Describing, first, backscatter x-rays systems 512 and 514, x-ray beam 520 is emitted by an x-ray source 522 of one of various sorts known to persons skilled in the art. Beam 520 may also be comprised of other forms of penetrating radiation and may be monoenergetic or multienergetic, or, additionally, of varying spectral characteristics. Backscatter x-ray beam 520 is typically generated by a DC voltage applied to the anode of an x-ray tube 522 so that beam 520 is typically continuous. However, a beam 520 of other temporal characteristics is within the scope of the invention. Beam 520 has a prescribed cross sectional profile, typically that of a flying spot or pencil beam. Beam 520 will be referred to in the present description, without limitation, as an x-ray beam, and also, without limitation, as a pencil beam. In a preferred embodiment of the invention, a scanned pencil beam, whose position and cross section is well known at every point in time, is used. The cross section of the pencil beam defines the spatial resolution of the images. Typical pencil beam sizes are a few mm in diameter at a distance of a meter from the beam defining collimation; that is, an angular spread in the beam of <5 milliradians.

Backscatter beam 520 is typically characterized by x-ray energies in the range below 450 keV, and even below 220 keV, so that detected backscatter has a component significantly dependent on the composition of the scattering material Penetrating radiation scattered by an object 527 within enclosure 32 is detected by one or more x-ray detectors 526 and 528 (shown also in FIG. 13). X-ray detectors 528 may be disposed more distantly from x-ray beam 520 than other detectors 526 detect x-rays singly scattered only from more distant objects 527 whereas any scattering incident on outer detector 528 from a near-field object 530 must be due to multiple scattering of the x-ray radiation within the near-field object and is thereby sharply attenuated. Consequently, inner detectors 526 are preferentially more sensitive to near-field objects 530, while outer detectors 528 are preferentially more sensitive to far-field objects 527. Since beam 520 is typically a pencil beam, i.e., a beam having a narrow angular extent, typically on the order of 1°, the source of detected scattering may be localized both with respect to depth and with respect to lateral position. In order to obtain greater spatial resolution of the source of scattered radiation, collimators 532 may be employed, as known to persons skilled in the x-ray art, for narrowing the field of view of segments of detector 528. Backscatter system 514, with source 515 and detectors 529 is disposed on the same side of enclosure 32 as transmission source 536.

Transmission system 516 is now described. X-ray beam 534 is produced by source 536 which is typically a high energy source of penetrating radiation such as a LINAC for example. In certain embodiments of the invention, beam 534 may be a fan beam, subtending typically 30°. The spectrum of beam 534 is shaped in accordance with the teachings above referring to FIGS. 5 and 6A–6C. The transmission x-ray source from a linear accelerator is inherently pulsed, with typical pulse rates in the range between 100 and 400 pulses per second. The portion of transmission beam 534 which traverses enclosure 32 and objects 530 and 538 contained within the enclosure is detected by transmission detector 540 which may be coupled to the inspection modules 508 and 510 by means of gantry 550 (shown in FIG. 13). Sources 536, 515, and 520 produce respective beams that are spatially staggered so that a given object within the enclosure passes successively through the beams as the inspection module 504 passes along tracks 506 with respect to stationary enclosure 32. In accordance with other embodiments of the present invention, the backscatter signals and transmission signals may also be rendered completely independent of one another by temporal gating of the different detectors.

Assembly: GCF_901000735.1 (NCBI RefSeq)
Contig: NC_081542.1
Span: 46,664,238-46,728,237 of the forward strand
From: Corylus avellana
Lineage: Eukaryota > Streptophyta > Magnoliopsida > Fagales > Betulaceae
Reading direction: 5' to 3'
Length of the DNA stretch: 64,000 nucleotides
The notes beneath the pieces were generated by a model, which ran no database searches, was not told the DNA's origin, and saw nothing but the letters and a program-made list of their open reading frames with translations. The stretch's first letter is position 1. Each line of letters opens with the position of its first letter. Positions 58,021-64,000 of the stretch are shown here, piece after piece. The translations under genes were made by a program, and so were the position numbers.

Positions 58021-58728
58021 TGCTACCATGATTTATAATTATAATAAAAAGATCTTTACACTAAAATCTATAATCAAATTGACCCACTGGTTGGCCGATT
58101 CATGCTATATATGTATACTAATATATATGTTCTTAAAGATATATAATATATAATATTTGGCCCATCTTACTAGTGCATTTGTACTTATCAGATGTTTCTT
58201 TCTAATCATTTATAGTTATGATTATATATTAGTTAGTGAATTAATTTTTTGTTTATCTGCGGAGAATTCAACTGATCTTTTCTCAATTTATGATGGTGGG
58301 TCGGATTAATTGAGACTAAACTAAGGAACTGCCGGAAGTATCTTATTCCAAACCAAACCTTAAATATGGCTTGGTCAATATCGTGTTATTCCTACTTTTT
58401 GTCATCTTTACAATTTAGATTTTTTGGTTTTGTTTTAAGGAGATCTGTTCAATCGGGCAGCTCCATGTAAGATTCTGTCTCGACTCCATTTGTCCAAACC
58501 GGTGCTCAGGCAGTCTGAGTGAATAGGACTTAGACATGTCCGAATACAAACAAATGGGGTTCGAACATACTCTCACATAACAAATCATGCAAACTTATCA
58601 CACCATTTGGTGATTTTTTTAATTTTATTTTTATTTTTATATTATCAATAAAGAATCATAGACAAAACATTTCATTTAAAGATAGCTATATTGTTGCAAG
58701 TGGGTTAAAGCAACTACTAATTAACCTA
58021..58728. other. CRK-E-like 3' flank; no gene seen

The electrical output signals produced by detectors 526, 528, and 540 are processed by processor 542 to derive characteristics such as the geometry, position, density, mass, and effective atomic number of the contents from the scatter signals and transmission signals using algorithms known to persons skilled in the art of x-ray inspection. In particular, images of the contents of enclosure 32 may be produced by an image generator. As used in this description and in the appended claims, the term “image” refers to an ordered representation of detector signals corresponding to spatial positions. For example, the image may be an array of values within an electronic memory, or, alternatively, a visual image may be formed on a display device 544 such as a video screen or printer. The use of algorithms, as known in the art of x-ray inspection, for identifying suspect regions within the enclosure, and identification of the presence of a specified condition by means of an alarm or otherwise, is within the scope of the present invention.

In many applications, it is desirable that enclosure 32 be inspected in a single pass of the inspection module 504 past the enclosure 32 in direction 501.

Although various exemplary embodiments of the invention have been disclosed, it should be apparent to those skilled in the art that various changes and modifications can be made which will achieve some of the advantages of the invention without departing from the true scope of the invention. These and other obvious modifications are intended to be covered by the appended claims.

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Classifications
U.S. Classification378/157, 378/160, 378/145
International ClassificationG21K5/10, G21K1/02, G01N23/02, G01N23/20, G01V5/00
Cooperative ClassificationG01V5/0016, G01N23/02, G01N23/04, G01V5/0041, G01N23/20, G01V5/0025, G21K5/10
European ClassificationG01V5/00D2A, G01V5/00D2, G01V5/00D2C, G01N23/04, G21K5/10, G01N23/02, G01N23/20